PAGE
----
This changes as the book goes on. She begins to see these as masculine values, and of course this realisation doesn’t sit well with any feminist quest. She is stubbornly seeking to rebuke stereotypes of women, yes, by embodying those of men somewhat, only she isn’t aware of this at first because, of course, we place masculine values as universal or “human” values. When she realises the fallacy of this, she is freer to feel good valuing the things she has been taught are of lesser value and associated with femininity: care, community, porosity, etc. I navigated it quite simply, really; it was a slow chipping way at her dogged insistence on asserting herself into situations like a man would, in order to achieve her goal. Gradually she is unlearning “values” she once thought were intrinsic.

JR: Did you apply the same sort of process to examine how Erin’s whiteness affects her journey?

AA: Erin’s whiteness imbues her journey completely, as it does one’s everyday experience. She is out to question the specific privilege of white males travelling, but it takes her some time to stop and think of the privilege of whiteness for white women. There are definite gradations to the oppressions she is out to counter; her femininity holds her back, her whiteness gives her the privilege of relative safety and movement not enjoyed by, for example, Indigenous women when she passes through the Highway of Tears, a site of high numbers of Indigenous women’s disappearances. That fight becomes inseparable from her own (although of course very differently experienced) because the roots of those oppressions are the same, and no true feminism, and even more unavoidably so, no true ecofeminism, can be anything but intersectional.

JR: With that, there were more obvious dangers a woman might encounter when traveling alone that you didn’t write into.

AA: In terms of her needing to insist on experiencing the trip “like a man” in the first place, it’s her naivety that gets thrown up when she encounters hurdles to this, situations in which her particular vulnerability as a young woman in a patriarchal world are brought up. But things could have been much worse for her, yes. We are reminded again and again that the world is not safe for women. The danger is often there for Erin, but it doesn’t ever fully surface; it stalks her. I had to allow her to get to Alaska and to grow out of the idea of the trip and the thing she was originally seeking. That couldn’t have happened if something catastrophic had forced her early on into becoming a victim or a survivor; that would have had to have been a different book. I didn’t want to write that book, and I didn’t want to add to the reasons for women not to do these kinds of trips. It’s difficult though, because the dangers are real, so there had to be this lurking anxiety.

JR: So, ultimately, do you see Erin’s journey as a story of hope? I guess I ask because I’m curious what your hope as a storyteller might be in the midst of a 40-degree average temperature rise in Greenland, where the novel begins, and in the U.S., where it ends, with the climate kids’ lawsuit that may set a new precedent for viewing ourselves as responsible for own ecology? Each of these moments represent extremities, one of powerful action and one of increasing loss.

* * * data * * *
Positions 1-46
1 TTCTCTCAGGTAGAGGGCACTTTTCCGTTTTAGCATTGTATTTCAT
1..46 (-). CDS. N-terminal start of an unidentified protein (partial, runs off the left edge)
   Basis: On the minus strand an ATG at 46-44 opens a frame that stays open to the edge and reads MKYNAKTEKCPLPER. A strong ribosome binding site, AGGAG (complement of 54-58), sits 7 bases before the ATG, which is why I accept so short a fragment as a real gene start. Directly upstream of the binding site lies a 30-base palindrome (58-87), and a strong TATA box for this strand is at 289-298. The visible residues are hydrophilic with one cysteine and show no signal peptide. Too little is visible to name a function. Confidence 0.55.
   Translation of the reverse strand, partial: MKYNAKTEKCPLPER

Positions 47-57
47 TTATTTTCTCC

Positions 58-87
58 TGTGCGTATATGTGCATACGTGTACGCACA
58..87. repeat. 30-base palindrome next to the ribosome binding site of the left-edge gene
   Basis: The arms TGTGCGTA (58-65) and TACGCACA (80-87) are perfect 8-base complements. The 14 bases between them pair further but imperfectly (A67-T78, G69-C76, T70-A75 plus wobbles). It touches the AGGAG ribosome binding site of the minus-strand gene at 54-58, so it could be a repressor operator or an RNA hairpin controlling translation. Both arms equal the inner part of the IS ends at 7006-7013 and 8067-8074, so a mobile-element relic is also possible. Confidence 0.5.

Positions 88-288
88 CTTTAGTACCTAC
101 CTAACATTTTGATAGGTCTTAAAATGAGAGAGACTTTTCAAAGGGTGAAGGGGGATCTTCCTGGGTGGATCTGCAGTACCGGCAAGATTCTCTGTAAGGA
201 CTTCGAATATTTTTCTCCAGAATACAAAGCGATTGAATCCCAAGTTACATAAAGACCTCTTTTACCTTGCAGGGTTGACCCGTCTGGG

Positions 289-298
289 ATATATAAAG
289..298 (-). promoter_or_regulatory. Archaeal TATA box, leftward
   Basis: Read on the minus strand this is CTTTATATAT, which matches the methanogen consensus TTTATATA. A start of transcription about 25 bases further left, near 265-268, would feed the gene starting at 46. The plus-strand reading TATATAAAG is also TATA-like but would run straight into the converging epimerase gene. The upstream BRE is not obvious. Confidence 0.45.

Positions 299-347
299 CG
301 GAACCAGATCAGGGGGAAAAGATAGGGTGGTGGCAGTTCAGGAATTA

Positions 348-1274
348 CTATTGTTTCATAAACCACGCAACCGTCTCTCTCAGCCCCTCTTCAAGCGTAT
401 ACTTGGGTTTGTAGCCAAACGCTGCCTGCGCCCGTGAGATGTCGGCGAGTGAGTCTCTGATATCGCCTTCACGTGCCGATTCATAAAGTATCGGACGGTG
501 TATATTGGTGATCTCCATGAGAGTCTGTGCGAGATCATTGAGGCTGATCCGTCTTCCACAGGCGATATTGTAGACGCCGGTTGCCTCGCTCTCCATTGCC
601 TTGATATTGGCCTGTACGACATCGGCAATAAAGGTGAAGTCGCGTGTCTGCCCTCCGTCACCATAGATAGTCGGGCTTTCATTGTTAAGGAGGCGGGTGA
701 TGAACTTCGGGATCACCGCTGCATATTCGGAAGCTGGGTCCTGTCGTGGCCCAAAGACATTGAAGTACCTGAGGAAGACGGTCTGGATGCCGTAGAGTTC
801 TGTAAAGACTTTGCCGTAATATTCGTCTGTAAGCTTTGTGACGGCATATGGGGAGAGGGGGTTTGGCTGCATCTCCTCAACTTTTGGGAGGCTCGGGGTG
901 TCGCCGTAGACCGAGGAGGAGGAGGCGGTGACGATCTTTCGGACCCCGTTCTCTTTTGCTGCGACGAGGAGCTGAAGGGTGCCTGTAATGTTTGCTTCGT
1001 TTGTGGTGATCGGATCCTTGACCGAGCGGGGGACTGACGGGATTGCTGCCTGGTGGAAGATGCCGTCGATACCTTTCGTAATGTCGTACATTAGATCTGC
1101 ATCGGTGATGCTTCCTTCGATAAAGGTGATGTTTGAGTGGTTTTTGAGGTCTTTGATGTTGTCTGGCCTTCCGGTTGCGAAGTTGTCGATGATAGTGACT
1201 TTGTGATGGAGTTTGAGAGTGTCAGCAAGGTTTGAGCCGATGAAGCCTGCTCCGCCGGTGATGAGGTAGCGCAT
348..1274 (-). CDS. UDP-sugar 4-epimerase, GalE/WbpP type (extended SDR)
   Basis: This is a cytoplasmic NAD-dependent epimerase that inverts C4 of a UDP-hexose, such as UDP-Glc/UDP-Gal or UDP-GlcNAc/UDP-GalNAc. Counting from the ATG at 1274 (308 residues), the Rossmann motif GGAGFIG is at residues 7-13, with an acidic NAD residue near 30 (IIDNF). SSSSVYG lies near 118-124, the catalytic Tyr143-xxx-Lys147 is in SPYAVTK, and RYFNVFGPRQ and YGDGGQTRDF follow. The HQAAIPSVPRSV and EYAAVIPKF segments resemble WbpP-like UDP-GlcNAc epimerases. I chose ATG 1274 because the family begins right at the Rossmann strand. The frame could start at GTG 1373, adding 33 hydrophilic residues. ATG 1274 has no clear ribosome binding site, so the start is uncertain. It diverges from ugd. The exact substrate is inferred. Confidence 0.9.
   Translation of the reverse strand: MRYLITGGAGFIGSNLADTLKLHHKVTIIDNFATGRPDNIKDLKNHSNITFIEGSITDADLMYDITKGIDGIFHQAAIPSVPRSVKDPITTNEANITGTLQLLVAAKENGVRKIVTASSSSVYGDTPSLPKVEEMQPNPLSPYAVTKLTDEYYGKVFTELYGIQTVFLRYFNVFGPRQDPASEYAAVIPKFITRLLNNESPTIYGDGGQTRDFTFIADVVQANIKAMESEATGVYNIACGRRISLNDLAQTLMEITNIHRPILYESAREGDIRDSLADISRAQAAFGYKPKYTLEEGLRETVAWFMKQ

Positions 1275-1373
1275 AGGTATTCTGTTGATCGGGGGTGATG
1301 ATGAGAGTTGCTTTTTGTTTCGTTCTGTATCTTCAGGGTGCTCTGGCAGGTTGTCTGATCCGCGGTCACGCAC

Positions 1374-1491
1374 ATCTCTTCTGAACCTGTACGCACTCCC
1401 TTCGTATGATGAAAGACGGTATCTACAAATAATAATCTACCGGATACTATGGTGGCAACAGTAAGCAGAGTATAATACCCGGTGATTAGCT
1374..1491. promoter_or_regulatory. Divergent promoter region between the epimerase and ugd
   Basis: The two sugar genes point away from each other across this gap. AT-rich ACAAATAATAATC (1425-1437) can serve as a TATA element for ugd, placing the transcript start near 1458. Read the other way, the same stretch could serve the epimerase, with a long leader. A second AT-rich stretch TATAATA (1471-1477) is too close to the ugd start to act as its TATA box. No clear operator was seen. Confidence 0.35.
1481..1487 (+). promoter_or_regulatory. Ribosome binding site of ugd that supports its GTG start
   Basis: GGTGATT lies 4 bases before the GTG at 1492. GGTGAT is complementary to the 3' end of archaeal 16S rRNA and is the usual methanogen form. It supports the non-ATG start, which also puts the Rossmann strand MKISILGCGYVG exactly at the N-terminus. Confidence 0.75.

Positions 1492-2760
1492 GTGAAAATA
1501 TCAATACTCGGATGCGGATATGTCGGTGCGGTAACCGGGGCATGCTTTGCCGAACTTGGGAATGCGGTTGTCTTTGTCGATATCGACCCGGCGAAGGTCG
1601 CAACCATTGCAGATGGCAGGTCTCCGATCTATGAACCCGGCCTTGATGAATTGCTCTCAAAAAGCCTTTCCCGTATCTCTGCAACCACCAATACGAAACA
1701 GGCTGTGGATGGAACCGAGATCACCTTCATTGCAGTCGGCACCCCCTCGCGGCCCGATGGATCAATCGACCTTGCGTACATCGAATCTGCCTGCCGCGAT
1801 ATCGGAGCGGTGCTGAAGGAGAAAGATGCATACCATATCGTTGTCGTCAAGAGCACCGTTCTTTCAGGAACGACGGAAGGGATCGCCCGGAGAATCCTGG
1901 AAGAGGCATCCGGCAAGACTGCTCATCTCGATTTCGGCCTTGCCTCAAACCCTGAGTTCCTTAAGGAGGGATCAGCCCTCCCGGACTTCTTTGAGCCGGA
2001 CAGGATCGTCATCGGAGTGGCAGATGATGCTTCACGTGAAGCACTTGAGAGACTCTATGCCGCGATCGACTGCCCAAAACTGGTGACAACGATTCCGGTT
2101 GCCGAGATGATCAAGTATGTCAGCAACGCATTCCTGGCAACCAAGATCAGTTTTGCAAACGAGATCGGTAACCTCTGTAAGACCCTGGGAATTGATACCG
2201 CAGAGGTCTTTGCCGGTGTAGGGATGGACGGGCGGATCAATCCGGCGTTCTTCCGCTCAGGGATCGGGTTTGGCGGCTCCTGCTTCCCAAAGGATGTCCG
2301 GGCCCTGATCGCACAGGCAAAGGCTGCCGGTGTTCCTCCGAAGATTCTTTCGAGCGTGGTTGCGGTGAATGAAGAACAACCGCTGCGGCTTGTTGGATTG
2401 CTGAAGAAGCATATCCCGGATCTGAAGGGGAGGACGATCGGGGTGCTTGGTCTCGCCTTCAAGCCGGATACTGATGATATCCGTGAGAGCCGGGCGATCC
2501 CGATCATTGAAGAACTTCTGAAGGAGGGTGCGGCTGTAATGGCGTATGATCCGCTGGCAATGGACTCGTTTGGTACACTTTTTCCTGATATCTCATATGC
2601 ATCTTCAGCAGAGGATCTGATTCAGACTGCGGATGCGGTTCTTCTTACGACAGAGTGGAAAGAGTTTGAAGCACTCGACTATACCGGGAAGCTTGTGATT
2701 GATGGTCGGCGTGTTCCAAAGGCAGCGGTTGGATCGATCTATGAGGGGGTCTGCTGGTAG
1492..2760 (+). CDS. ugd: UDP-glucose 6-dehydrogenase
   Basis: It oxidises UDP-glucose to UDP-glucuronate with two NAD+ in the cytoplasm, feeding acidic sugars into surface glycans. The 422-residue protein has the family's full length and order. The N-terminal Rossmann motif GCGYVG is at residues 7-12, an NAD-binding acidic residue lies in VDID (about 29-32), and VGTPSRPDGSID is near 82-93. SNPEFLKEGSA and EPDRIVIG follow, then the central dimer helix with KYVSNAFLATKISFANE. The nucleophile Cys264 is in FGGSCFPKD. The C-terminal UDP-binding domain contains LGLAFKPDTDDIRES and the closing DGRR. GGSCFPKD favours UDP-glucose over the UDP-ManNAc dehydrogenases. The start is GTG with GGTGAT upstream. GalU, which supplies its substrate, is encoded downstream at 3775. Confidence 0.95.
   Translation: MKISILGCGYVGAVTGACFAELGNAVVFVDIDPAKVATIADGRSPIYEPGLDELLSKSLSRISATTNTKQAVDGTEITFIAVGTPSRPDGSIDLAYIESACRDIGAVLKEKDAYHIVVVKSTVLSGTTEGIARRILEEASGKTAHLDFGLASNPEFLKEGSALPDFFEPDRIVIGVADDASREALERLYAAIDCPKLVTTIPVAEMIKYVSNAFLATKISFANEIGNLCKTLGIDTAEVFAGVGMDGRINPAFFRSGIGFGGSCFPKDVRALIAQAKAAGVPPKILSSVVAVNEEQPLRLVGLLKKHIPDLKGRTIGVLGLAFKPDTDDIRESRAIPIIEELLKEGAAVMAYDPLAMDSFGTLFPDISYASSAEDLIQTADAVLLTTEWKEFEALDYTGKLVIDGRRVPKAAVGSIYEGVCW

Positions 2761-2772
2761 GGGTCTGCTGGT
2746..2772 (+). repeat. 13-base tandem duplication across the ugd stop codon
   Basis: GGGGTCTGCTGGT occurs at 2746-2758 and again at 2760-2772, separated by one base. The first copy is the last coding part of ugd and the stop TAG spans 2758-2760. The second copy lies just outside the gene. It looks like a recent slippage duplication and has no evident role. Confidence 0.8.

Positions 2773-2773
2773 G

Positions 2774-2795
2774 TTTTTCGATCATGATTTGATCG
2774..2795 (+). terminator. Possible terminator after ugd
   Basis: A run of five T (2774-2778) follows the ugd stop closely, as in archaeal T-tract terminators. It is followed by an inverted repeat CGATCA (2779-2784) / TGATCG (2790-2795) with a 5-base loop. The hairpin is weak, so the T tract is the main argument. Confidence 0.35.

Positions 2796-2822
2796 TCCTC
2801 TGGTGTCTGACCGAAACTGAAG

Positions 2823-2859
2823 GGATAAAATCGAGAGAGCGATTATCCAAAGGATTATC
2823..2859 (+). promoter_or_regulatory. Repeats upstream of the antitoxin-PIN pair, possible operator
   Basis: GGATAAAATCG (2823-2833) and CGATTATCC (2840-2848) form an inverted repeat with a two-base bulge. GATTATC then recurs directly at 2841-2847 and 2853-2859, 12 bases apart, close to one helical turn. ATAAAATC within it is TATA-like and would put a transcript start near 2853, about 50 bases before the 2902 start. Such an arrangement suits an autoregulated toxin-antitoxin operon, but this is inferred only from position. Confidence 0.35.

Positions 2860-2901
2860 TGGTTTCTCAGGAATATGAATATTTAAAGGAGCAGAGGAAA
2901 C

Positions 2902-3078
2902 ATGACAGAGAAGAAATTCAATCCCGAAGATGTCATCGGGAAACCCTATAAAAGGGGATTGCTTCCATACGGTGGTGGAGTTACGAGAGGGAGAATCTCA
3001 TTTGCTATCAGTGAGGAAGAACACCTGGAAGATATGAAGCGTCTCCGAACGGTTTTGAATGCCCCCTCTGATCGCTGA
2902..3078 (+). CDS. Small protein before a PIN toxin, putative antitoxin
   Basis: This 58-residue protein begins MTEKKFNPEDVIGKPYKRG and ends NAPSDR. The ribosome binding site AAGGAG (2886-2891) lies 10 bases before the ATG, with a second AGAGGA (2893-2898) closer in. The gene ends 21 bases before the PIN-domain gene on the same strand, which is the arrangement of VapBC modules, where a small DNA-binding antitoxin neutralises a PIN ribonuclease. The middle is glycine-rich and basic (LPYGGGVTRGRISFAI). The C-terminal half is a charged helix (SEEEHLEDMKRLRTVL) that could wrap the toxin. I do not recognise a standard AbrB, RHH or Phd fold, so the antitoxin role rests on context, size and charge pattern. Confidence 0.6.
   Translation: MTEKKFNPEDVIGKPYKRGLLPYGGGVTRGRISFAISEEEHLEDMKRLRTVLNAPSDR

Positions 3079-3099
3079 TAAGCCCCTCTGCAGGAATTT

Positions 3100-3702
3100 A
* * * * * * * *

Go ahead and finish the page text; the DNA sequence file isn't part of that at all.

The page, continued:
AA: I think since the book’s conception five years ago, my outlook has changed in drastic ways, as has our wider societal narrative. We’ve had #MeToo, we’ve had the youth climate strikes, and Extinction Rebellion. When I started writing, I didn’t feel like feminism or climate change were particularly dominant topics. Not to say they weren’t, but that I didn’t feel surrounded by a great many people. Now I feel completely differently, and I’m not sure by what combination of developing awareness on my part, and more awareness in the media and wider culture.

I do think the book ends with hope. But I also don’t think the book is alarming enough in the first place. I don’t think it sits with the fear of climate catastrophe as much as I now feel it. WWW was written for a particular reason, which was to deconstruct this idea of wilderness, and I do feel that was important because not everyone is there yet, and in a way I chose to approach the disaster of the Anthropocene with the hope of recruiting rather than alienating that time around. I wanted to introduce what I see as the renewed importance of ecofeminism, and the book is to that purpose, but it also doesn’t go far enough.

But I sit a lot with the idea of hope in relation to storytelling. I think there is a balance, and I don’t think that’s what WWW addresses, and I hope to be more confrontational in the next thing I am writing. I think hope needs to be painful and difficult, what China Miéville calls “hope with teeth.” We need to confront the pain that is being caused, inadvertently, due to our actions, and the losses that are already underway, and we need to sit with all that grief and fear. But we also can’t steal the future of young people with nihilism. I came of age at the same time as the spreading awareness of mass extinctions and irrevocable environmental damage. And yet I love the world, and I don’t need to be told by wizened environmentalists that all is lost. We need grief and we need to be realistic, but not hopeless.

I hope that perhaps stories can save us. That might be read as my own naivety, but instead I see it as an insistence, a commitment. Talking with a friend, I tentatively described this as radical responsibility, and we talked a bit about use of the term “radical,” which he didn’t like, and “responsibility,” which didn’t quite sit with me. Then he used commitment, which I now want to insist as a radical commitment. To insist that we are looking at degrees of degradation and loss, and that it is always worth striving to grasp back any scrap of the world while it teeters.

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Juliana Roth
Juliana Roth

A multi-genre writer and educator raised in Nyack, NY, Juliana Roth is the creator of the web series, The University (theuniversitywebseries.com), which follows the bureaucratic failures of a university in the aftermath of a sexual assault on campus. Essays, poetry, and stories by Juliana have appeared or are forthcoming in Entropy, VIDA Review, Irish Pages, The Atticus Review, The Establishment, Yemassee, among other publications.